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Nutrition Matters

by Jennie Orr

About The Author

Nutrition Matters: Helping you meet your nutrition goals in the kitchen, in the gym, and on the run.
Jennie Orr p.dt NSDA# 1362

The road to recovery

    Recovery is an evil word, one I despise as a runner almost as much as I despise the word taper.  I think I would be happy to train all the time, but I also love to race, and with racing comes time off. Time off before the event to rest and fuel for the big day, and time off after the event to recover, rest, and give your body a break to come back even stronger.
    Basking in the afterglow of the Boston Marathon three weeks ago, the only thing I was thinking about was what delicious foods I was going to eat, and, to be honest, recovery was the farthest thing from my mind. In order to properly train, we need periods of stress and rest that allow us to grow stronger, preventing setback and injury.
   I can’t pretend I am an expert on taking time off from running, but I can tell you how to properly fuel your body after a marathon in order to come back stronger than ever.
    My top tricks for eating your way back to a happy and healthy running body after your marathon:
  •     Immediately post-race, search out some fluid, because odds are you are dehydrated. I know you have been dreaming about ice-cold beer for the last million miles, but try to hold off on this urge until you have gotten some proper fluids. Before I get yelled at, I did not say you could not have your beer. I am just saying make sure you get some water and Gatorade into you first. I recommend, immediately following your race, 2 -3 cups of fluid: half with electrolytes and half plain water. This will help hydrate you and will alleviate muscle cramps and spasms later on in the day.
  •     Try to aim for a snack 10-15 minutes after you finish to ward off hunger and start the recovery process right away. Think protein. We have concerned ourselves during most of the training period with carbs, and now it is time to switch the thinking. Yes, carbs are still important, but you just ran for hours and all those tiny tears you created in your leg muscles are screaming for protein. What does a good protein snack look like? Think 20 grams of protein. My go-to is berries with Greek yogurt if I am racing close to home, or chocolate milk if I am racing away, as many races have this beverage available at the finish line. Occasionally, I will also pack a protein bar in my checked bag to pick up after the race.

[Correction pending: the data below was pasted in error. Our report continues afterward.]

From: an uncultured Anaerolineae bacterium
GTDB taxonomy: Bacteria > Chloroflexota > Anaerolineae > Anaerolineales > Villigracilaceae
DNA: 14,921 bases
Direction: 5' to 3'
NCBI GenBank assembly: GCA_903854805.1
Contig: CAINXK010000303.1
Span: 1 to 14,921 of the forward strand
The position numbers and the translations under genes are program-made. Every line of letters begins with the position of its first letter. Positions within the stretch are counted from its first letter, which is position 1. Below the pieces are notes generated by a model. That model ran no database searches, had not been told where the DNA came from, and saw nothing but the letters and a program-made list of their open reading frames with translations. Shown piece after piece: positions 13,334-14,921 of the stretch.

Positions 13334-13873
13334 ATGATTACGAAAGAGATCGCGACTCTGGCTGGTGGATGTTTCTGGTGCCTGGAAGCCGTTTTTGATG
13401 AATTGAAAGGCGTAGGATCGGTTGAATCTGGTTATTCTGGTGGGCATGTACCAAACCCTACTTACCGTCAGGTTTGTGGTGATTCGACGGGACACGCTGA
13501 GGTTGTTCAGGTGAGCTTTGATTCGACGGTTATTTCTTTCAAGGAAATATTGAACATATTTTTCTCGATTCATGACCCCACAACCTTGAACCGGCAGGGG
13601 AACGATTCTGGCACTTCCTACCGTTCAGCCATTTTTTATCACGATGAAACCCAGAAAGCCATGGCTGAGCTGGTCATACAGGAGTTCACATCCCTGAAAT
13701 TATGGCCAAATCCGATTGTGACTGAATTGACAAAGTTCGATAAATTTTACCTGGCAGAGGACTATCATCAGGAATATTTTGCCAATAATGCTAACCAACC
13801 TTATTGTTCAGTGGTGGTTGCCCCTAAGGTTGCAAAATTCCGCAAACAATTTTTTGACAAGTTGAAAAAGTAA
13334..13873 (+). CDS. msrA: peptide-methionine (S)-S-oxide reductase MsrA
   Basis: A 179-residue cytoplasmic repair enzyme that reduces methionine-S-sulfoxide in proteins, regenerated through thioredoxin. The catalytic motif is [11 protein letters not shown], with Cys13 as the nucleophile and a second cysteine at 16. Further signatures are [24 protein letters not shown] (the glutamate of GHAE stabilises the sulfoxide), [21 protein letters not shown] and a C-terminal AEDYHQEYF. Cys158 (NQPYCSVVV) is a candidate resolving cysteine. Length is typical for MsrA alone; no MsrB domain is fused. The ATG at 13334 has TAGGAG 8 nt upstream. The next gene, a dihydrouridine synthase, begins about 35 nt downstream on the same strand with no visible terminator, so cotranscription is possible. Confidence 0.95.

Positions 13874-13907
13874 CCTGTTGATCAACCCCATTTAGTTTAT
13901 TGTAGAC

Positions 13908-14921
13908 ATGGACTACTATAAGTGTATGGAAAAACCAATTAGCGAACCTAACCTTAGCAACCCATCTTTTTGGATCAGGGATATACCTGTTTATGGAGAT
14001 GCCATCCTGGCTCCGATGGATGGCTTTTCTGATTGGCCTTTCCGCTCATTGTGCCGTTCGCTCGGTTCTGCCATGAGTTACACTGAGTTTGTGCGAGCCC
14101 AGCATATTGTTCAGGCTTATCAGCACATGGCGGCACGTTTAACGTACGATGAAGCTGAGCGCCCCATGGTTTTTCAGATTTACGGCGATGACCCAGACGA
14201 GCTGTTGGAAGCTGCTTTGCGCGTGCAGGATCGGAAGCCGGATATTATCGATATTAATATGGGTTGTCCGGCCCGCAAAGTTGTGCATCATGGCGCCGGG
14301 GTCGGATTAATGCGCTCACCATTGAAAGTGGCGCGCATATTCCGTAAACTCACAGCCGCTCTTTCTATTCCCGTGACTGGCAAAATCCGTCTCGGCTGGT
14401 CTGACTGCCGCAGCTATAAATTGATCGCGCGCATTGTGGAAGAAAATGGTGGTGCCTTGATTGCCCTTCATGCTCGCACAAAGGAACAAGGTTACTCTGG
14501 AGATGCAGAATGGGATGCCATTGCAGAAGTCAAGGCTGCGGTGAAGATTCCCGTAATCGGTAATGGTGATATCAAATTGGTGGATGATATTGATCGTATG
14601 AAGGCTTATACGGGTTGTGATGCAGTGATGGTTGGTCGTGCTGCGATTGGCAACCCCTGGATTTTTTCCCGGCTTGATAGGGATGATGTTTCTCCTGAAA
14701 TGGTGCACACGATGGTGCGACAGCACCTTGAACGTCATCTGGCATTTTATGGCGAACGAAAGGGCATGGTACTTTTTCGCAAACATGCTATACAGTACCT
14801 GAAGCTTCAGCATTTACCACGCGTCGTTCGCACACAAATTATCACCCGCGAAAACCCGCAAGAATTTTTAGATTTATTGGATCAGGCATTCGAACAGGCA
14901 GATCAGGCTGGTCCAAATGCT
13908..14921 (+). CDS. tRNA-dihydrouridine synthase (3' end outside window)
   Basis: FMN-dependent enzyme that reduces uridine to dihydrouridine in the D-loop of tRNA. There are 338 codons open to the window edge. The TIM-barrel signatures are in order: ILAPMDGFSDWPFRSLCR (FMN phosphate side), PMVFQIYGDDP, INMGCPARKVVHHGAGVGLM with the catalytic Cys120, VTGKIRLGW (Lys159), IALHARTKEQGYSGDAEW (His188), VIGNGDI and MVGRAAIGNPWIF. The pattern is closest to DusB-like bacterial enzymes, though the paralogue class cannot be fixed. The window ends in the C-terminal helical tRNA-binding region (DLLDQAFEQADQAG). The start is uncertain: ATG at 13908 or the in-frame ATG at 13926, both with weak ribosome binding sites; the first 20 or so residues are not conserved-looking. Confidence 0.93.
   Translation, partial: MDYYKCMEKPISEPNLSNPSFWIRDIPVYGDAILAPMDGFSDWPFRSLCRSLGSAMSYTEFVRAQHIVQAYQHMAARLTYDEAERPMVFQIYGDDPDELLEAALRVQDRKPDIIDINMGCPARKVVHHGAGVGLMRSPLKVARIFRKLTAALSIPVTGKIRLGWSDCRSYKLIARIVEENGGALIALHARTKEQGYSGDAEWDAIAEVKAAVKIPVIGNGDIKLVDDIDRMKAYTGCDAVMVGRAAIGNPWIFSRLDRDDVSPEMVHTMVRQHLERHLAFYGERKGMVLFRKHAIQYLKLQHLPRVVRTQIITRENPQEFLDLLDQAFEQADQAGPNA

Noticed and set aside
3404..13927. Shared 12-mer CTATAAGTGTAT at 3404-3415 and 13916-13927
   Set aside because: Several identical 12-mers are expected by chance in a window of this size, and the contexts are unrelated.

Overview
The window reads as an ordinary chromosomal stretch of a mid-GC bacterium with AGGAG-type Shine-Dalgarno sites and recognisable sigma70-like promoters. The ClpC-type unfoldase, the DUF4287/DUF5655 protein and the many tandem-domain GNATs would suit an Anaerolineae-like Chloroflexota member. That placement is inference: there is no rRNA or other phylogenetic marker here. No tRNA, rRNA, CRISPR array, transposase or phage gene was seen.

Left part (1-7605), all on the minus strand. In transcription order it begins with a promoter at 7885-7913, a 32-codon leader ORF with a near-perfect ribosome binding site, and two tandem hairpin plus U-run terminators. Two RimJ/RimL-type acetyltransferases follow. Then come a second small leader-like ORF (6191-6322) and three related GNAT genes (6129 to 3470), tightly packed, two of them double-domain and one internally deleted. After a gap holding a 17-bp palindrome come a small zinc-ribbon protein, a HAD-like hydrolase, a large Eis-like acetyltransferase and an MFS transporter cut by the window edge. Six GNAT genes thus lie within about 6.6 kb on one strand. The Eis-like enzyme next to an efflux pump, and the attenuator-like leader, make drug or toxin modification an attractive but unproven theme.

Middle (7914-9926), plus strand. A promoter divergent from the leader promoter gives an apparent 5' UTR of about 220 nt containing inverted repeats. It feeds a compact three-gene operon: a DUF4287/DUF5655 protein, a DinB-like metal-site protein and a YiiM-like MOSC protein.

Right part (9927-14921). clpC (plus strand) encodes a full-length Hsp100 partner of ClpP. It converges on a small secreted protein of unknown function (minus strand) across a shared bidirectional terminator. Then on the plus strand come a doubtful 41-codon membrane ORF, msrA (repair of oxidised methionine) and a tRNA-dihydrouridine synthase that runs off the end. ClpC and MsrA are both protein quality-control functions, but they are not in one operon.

•     Have your treat, but also focus on refueling properly. You have made it to the end of your marathon; months have gone by where you have focused on nutrition and a healthy diet, and that oh so glorious delicious poutine that has taunted you the entire last 6K of your marathon is the only thing you want to eat right now. I totally understand your need for this, but also try and get some good quality protein in as well. For example, order a grilled chicken breast or salmon and maybe even a few veggies and your side of poutine. The faster you heal those sore muscles, the sooner you will be able to run again.
  •     Plan your meals and snacks. As a side effect of being awesome and running for hours, for the next few days following your marathon you will be hungry, like every minute of the day. Try not to go too long without eating and plan your snacks out ahead of time. Think lots of protein and veggies, some carbs and good fats to lubricate those aching joints. It is so easy after your goal race is over to let nutrition slide, but the easiest and fastest way to recover is feeding your body lots of good nutrients with a few occasional treats, because, he, you earned it.